Other ways in which procedures can be modified to reduce noise levels, involve modifications to equipment; this can be done with the addition of acoustically isolating material to a hammering pile.

Making modifications to a hammering pile to reduce noise production of a drilling rig. © OSC 2012.

Making modifications to a hammering pile to reduce noise production of a drilling rig. © OSC 2012.

If used properly, these kinds of materials can assist in keeping noise production below required thresholds. For example, in one of Ocean Science Consulting’s main working areas, the German Federal Environment Agency, UBA ( has defined a threshold consisting of a dual criterion of 160 dB re 1 μPa²s (Sound Exposure Level, SEL) and 190 dB re 1 μPa2 (peak to peak sound pressure level) that should not be exceeded at a distance of 750 meters around a marine piling site. The threshold is based on a TTS found in a harbour porpoise (Phocoena phocoena) at 164 dB re 1 μPa2s (SEL) and 199 dB re 1 μPa2 (peak to peak sound pressure level). For more information on underwater sound measurements please see

Real time mitigation

Real time detection of marine mammals is an essential component of all Marine Mammal Mitigation Plans. The primary method of mitigation is visual watches by trained Marine Mammal Observers, MMOs ( The exact procedures vary depending on guideline requirements, but in essence, a pre-watch lasting between 30 to 90 minutes is undertaken before any noise producing work (seismic, piling, explosions etc.) commences. If an animal is sighted within the pre-determined exclusion zone during this time, then a delay in the start of work is advised. This gives the animals a chance to vacate the immediate area before the sound source is activated.

If visual watches are not possible due to weather restraints or lack of daylight, it is considered best practice to use Passive Acoustic Monitoring (PAM) systems (, which allow for real time acoustic detection of vocalising marine mammals.

Ocean Science Consulting and Marine Mammal Mitigation Plans

An OSC Marine Mammal Observer on board a seismic vessel conducting a pre-watch. © OSC 2012.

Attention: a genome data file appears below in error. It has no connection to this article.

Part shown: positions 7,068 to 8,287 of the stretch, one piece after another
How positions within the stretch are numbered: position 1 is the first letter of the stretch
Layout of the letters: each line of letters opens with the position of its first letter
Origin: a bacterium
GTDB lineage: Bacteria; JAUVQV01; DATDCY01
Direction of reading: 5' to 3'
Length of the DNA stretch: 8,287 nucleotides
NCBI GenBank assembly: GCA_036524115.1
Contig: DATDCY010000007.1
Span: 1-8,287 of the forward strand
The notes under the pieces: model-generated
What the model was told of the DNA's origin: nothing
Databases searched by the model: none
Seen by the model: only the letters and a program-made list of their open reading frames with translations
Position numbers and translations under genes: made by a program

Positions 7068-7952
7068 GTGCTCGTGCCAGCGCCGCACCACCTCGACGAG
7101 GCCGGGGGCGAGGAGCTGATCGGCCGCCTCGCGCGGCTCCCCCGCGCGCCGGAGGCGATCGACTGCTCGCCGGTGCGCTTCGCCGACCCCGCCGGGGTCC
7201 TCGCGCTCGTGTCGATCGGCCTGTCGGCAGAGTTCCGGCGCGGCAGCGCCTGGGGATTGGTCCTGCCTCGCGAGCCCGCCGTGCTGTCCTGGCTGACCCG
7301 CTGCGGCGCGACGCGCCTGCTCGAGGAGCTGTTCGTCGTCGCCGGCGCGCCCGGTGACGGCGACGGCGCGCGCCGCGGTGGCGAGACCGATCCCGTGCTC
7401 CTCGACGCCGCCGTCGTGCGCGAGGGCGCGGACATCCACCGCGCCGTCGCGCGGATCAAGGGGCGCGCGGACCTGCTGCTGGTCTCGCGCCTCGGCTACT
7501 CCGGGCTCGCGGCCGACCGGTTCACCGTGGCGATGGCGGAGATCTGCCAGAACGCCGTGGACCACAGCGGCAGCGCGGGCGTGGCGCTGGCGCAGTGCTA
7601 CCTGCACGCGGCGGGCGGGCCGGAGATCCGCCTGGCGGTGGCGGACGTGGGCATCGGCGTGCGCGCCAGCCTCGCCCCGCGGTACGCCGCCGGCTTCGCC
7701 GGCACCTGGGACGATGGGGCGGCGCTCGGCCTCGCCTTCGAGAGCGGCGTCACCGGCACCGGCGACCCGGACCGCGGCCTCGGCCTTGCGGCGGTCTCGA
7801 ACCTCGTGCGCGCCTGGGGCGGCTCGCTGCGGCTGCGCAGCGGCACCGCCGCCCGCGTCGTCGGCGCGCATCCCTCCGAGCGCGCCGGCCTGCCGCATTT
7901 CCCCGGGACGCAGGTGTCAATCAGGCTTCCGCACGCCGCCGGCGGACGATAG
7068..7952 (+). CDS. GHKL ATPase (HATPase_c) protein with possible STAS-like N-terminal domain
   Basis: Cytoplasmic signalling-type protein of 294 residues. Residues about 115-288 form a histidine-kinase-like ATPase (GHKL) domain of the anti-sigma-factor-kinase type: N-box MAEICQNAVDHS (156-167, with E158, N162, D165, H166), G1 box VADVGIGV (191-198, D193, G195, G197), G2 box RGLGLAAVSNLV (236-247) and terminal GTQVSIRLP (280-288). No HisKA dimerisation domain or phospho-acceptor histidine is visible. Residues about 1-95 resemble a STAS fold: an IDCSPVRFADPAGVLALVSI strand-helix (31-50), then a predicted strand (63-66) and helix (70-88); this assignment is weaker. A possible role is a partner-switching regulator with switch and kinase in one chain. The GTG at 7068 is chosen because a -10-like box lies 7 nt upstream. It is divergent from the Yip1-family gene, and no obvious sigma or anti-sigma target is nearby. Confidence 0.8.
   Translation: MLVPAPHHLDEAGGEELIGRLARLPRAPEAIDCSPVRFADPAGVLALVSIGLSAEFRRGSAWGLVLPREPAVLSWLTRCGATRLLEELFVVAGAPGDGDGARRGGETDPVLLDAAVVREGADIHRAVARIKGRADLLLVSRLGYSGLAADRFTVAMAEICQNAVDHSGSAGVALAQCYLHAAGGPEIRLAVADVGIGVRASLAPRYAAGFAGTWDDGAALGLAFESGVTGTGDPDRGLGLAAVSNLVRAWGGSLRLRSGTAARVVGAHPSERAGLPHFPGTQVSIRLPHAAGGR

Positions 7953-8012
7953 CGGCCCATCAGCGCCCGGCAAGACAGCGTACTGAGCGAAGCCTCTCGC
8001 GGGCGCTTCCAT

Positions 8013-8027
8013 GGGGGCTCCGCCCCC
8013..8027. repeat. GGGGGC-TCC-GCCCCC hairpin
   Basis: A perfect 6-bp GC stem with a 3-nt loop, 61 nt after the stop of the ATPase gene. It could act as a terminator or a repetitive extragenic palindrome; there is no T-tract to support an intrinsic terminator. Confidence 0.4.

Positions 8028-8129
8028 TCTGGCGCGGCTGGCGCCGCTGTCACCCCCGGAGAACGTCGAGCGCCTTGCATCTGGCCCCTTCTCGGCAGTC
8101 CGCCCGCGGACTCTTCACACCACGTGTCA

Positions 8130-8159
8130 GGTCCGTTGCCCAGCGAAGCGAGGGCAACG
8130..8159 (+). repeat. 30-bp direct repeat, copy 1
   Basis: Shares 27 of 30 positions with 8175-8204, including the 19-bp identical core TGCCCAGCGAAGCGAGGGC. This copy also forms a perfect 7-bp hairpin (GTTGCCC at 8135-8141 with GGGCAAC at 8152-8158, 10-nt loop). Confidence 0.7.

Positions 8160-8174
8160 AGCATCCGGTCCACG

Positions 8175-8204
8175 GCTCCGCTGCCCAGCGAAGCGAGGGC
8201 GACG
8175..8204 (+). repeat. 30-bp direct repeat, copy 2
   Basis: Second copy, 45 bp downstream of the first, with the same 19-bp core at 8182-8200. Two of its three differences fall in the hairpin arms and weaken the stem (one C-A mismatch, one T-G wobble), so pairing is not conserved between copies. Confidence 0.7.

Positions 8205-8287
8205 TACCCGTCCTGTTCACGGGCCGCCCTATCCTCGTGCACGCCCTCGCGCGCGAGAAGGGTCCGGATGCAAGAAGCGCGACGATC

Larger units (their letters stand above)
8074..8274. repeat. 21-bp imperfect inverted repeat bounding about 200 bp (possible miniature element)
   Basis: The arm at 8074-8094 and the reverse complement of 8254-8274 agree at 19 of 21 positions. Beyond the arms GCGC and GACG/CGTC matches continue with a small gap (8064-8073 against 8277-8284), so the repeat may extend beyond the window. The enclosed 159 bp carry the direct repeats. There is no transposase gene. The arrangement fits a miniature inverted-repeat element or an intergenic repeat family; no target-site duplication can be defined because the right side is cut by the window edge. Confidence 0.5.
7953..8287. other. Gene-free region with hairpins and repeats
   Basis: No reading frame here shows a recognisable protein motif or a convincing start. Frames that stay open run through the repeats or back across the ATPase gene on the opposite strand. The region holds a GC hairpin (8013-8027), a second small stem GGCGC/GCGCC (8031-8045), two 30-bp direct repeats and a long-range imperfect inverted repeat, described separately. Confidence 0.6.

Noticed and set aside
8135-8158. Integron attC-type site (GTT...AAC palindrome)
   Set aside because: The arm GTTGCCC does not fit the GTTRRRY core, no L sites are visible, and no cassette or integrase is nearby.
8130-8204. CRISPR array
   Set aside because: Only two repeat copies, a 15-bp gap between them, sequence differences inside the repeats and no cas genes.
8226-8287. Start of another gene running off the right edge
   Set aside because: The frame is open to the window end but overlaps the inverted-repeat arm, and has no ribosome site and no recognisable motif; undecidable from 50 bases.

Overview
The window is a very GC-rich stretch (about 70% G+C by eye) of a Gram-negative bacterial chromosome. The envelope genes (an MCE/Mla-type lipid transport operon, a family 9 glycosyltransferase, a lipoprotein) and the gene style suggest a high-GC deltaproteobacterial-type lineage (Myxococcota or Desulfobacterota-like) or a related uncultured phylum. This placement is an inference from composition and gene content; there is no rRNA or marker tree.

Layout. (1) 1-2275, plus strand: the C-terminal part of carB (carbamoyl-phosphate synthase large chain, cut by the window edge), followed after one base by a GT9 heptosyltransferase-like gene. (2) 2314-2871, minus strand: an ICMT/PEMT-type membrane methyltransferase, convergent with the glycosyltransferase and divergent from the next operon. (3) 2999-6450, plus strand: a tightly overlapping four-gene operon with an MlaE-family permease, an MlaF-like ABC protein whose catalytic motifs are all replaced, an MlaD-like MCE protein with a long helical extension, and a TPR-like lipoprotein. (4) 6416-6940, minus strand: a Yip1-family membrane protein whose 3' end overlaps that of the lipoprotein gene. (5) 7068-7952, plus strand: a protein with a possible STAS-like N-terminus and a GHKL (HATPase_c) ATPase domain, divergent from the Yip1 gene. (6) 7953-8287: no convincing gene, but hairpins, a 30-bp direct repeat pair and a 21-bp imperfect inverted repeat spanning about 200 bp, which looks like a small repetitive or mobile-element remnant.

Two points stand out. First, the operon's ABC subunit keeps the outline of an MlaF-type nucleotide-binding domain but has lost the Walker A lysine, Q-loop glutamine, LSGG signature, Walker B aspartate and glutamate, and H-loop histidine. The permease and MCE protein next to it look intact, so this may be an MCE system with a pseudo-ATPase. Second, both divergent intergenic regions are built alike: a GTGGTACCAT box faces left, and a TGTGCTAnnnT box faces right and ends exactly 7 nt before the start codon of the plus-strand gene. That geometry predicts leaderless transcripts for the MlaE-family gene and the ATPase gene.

An OSC Marine Mammal Observer on board a seismic vessel conducting a pre-watch. © OSC 2012.

Ocean Science Consulting Ltd (OSC) is able to provide a comprehensive range of high quality services related to Marine Mammal Mitigation Plans.

Ocean Science Consulting can produce advice documents and Environmental Impact Assessments (EIAs) that will assist the production of Marine Mammal Mitigation Plans and help to ensure appropriate guidelines are adhered too. With our extensive knowledge base and experience in marine mammal science and underwater acoustics, OSC produces in-depth Marine Mammal Mitigation Plans renowned throughout the industry.

Our team of highly qualified Marine Mammal Observer, Marine Mammal and Seabird Observers, MMSOs, Protected Species Observers, PSOs, (, Passive Acoustic Monitoring (PAM) operators ( in conjunction with our Ph.D.-qualified acousticians ( and extensive range of both towed and fixed Passive Acoustic Monitoring (PAM) equipment (e.g.,, have all undergone extensive training and quality control. Our personnel can provide informative, up to date advice to our clients about the implementations of a Marine Mammal Mitigation Plan. All employees have a minimum of degree level education in a marine science, are fully insured with valid offshore survival and medical certificates. Additionally, staff have full access to specialist technical and logistical support from onshore sources round the clock to ensure the smooth running of all practices. We supply 100% redundancy to all equipment used in the field, and to-date, have ensured zero client operational downtime, saving our clients both time and money because of our staff’s high-level, fast-thinking decision making during complex operations.